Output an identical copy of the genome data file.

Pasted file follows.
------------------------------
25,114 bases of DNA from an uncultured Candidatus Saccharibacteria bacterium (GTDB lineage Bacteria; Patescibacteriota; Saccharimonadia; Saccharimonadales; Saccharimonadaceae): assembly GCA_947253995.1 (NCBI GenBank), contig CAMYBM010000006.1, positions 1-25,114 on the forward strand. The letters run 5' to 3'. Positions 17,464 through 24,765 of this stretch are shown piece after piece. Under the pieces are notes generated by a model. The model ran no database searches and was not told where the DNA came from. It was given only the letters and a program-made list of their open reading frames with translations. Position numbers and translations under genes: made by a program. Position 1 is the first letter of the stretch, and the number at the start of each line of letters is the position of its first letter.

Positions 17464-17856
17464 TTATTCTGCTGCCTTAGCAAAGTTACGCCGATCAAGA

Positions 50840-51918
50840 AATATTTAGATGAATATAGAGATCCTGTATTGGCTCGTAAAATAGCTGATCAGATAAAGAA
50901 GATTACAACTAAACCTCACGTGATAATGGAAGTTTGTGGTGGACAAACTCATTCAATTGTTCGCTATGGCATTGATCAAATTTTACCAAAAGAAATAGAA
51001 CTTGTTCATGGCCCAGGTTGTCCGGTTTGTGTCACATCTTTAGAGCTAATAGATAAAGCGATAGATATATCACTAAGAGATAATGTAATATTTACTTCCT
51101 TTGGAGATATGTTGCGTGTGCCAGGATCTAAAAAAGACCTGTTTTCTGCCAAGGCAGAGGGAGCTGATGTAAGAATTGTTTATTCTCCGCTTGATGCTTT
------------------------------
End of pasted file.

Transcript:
25,114 bases of DNA from an uncultured Candidatus Saccharibacteria bacterium (GTDB lineage Bacteria; Patescibacteriota; Saccharimonadia; Saccharimonadales; Saccharimonadaceae): assembly GCA_947253995.1 (NCBI GenBank), contig CAMYBM010000006.1, positions 1-25,114 on the forward strand. The letters run 5' to 3'. Positions 17,464 through 24,765 of this stretch are shown piece after piece. Under the pieces are notes generated by a model. The model ran no database searches and was not told where the DNA came from. It was given only the letters and a program-made list of their open reading frames with translations. Position numbers and translations under genes: made by a program. Position 1 is the first letter of the stretch, and the number at the start of each line of letters is the position of its first letter.

Positions 17464-17856
17464 TTATTCTGCTGCCTTAGCAAAGTTACGCCGATCAAGA

Positions 50840-51918
50840 AATATTTAGATGAATATAGAGATCCTGTATTGGCTCGTAAAATAGCTGATCAGATAAAGAA
50901 GATTACAACTAAACCTCACGTGATAATGGAAGTTTGTGGTGGACAAACTCATTCAATTGTTCGCTATGGCATTGATCAAATTTTACCAAAAGAAATAGAA
51001 CTTGTTCATGGCCCAGGTTGTCCGGTTTGTGTCACATCTTTAGAGCTAATAGATAAAGCGATAGATATATCACTAAGAGATAATGTAATATTTACTTCCT
51101 TTGGAGATATGTTGCGTGTGCCAGGATCTAAAAAAGACCTGTTTTCTGCCAAGGCAGAGGGAGCTGATGTAAGAATTGTTTATTCTCCGCTTGATGCTTT